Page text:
Decentralisation means the distribution of responsibilities and authorities to the management at low level by the management of high level (Pekarek and Gahan 2016). As an opposition of centralisation the decision is made by the managers associated with each department or division regarding the whole organisation (Boeri 2014). Any issues within the organisation can easily be found out since each department have the allowance to determine the issues and take decisions to counter them. Organised economies contain decentralisation. Involvement of lower level authorities allows the functional level managers to enhance their performance and increases their freedom of work. Due to the collaboration of high level managers with low level managers, reduction occurs in the decision making time for an organisation (Dahl, Le Maire and Munch 2013). Allowance of more people into the decision making system of an organisation creates opportunity for more innovative input in the functionality of an organisation. Expansion of business processes through merging and new acquisitions can be explained thoroughly by decentralisation.

Centralised and Decentralised Bargaining

Relationship standards are improved between employer and employee through this process due to industry level dealings between these two (Van Wanrooy et al. 2013). Team construction and workplace democracy is enhanced and thus optimization occurs in employee participation within the organisation (Bailey and Peetz 2013). Major focus of this process is specifically the sector of individual working. The process reduces the amount of disputes in resolution since individual workplaces have individual modes of operation and any dispute that is developed is solved individually (Hirsch et al., 2014).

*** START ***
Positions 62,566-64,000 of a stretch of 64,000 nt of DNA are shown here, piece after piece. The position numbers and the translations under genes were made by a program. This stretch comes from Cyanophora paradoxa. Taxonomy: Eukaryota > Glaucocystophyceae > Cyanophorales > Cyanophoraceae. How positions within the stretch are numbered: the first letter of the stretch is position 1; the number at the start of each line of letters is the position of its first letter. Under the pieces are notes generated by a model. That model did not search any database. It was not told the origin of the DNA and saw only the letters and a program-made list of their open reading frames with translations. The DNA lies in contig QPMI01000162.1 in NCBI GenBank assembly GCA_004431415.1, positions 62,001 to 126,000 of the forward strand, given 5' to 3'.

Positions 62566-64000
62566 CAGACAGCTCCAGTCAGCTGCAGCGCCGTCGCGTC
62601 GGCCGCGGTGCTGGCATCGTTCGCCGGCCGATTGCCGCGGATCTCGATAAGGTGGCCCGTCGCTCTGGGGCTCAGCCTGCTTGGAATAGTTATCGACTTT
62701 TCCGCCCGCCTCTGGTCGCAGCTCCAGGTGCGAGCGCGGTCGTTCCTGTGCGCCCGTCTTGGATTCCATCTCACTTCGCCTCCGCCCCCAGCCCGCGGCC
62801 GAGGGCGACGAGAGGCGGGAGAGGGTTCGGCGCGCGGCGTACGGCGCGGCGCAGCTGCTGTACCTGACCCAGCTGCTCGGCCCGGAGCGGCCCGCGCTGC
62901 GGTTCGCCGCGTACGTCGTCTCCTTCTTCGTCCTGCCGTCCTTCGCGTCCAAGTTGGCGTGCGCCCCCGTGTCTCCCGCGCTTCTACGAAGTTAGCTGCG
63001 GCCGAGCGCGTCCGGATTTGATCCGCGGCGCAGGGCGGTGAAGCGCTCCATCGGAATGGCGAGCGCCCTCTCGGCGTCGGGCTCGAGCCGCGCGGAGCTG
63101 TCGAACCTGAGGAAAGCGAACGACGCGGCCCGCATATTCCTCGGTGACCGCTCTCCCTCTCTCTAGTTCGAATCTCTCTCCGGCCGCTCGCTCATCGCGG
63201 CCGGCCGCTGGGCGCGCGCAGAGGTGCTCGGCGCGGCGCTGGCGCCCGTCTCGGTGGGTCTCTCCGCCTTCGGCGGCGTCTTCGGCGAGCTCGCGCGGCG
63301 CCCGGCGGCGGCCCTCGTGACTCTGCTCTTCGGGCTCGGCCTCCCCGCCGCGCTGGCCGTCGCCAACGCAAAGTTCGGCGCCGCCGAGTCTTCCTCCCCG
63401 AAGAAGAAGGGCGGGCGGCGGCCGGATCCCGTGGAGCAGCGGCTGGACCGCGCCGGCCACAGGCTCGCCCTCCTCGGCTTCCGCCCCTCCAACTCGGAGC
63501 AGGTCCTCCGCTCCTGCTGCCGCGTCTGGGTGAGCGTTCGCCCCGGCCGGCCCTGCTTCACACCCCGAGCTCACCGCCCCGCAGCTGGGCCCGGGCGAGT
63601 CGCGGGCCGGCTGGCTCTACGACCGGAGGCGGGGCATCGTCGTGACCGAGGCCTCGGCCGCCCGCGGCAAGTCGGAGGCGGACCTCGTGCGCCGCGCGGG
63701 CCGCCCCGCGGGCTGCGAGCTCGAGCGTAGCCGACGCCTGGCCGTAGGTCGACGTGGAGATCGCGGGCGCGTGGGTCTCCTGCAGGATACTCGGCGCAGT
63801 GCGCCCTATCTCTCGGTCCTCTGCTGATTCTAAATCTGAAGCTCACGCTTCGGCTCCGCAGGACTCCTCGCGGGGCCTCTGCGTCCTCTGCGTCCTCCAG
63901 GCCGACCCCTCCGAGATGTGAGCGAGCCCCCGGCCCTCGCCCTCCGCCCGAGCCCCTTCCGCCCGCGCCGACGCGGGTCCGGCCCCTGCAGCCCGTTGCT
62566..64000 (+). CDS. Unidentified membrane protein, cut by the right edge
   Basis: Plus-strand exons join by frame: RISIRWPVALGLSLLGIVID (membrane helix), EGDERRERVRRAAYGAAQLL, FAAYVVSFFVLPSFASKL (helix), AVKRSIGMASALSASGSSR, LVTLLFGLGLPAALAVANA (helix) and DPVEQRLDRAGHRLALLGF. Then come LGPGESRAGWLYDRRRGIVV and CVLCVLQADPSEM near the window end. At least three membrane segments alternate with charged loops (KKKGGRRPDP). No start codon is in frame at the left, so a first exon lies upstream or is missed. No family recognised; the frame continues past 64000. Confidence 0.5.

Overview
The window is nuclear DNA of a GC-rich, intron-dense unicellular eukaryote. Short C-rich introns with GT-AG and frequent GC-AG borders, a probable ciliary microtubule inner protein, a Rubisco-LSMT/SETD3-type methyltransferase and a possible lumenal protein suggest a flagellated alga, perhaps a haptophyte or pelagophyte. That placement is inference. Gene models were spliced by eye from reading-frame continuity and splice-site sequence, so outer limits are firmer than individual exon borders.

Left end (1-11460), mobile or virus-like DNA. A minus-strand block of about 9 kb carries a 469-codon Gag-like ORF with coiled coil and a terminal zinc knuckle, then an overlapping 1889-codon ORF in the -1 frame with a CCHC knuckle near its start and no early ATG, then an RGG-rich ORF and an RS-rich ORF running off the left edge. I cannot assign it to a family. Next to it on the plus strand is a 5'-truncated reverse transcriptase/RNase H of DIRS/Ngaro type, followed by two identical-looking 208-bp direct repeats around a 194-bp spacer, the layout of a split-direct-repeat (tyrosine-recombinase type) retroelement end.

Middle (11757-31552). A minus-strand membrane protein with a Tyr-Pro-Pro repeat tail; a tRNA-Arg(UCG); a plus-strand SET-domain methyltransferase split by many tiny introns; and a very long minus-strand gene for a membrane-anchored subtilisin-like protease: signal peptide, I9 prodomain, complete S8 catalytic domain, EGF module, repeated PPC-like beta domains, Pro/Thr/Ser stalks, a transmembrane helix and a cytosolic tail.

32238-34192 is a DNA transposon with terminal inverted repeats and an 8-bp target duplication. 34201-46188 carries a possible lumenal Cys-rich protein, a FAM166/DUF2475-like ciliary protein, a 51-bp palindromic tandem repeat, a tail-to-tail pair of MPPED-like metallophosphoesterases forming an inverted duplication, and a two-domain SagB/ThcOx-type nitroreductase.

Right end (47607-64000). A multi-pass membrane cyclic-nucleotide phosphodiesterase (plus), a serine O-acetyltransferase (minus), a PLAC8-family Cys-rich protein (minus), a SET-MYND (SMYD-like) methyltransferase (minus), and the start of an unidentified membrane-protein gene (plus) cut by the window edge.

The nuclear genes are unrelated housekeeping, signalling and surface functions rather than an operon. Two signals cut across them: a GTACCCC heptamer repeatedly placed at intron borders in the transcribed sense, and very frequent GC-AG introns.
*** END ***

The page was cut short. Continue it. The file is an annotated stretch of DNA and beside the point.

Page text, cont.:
Main advantage of decentralised bargaining process or decentralisation is that it constructs a flexible system that fixes the issues in employment conditions taking account of every workplace characteristics (Faia and Rossi 2013). Communication between employees and employers get enhanced due to the distribution of decision making ability to the low level authority. Decision making becomes easier and fast and can be adopted within the working sector of the organisation within a quick span of time (McBride, Hebson and Holgate 2015). It improves the overall motivation of the employees and their co-operation. Rewards are given to individual employee for their better productivity. Maintaining the employment, an enhancement in the competitiveness in global context is promoted.

Decentralised bargaining creates inequality between different skilled employee groups. The difference between skilled and unskilled employee is clearly observed from here (Brue, McConnell and Macpherson 2016). Economy management becomes difficult as the control of government over the wages diminished. Sometimes the process cannot resolve the issues of disputes in industrial relations (Pries and Seeliger 2013). Wide dispersion of the authority throughout the organisation develops co-ordination problems. Financial burden increases in an organisation and the result of it can be seen from less involvement of small scale enterprise (Addison, Portugal and Vilares 2015). The main disadvantage is that uniform policies cannot be followed throughout the whole organisation as different department of an organisation needs to follow different set of policies.

Conclusion: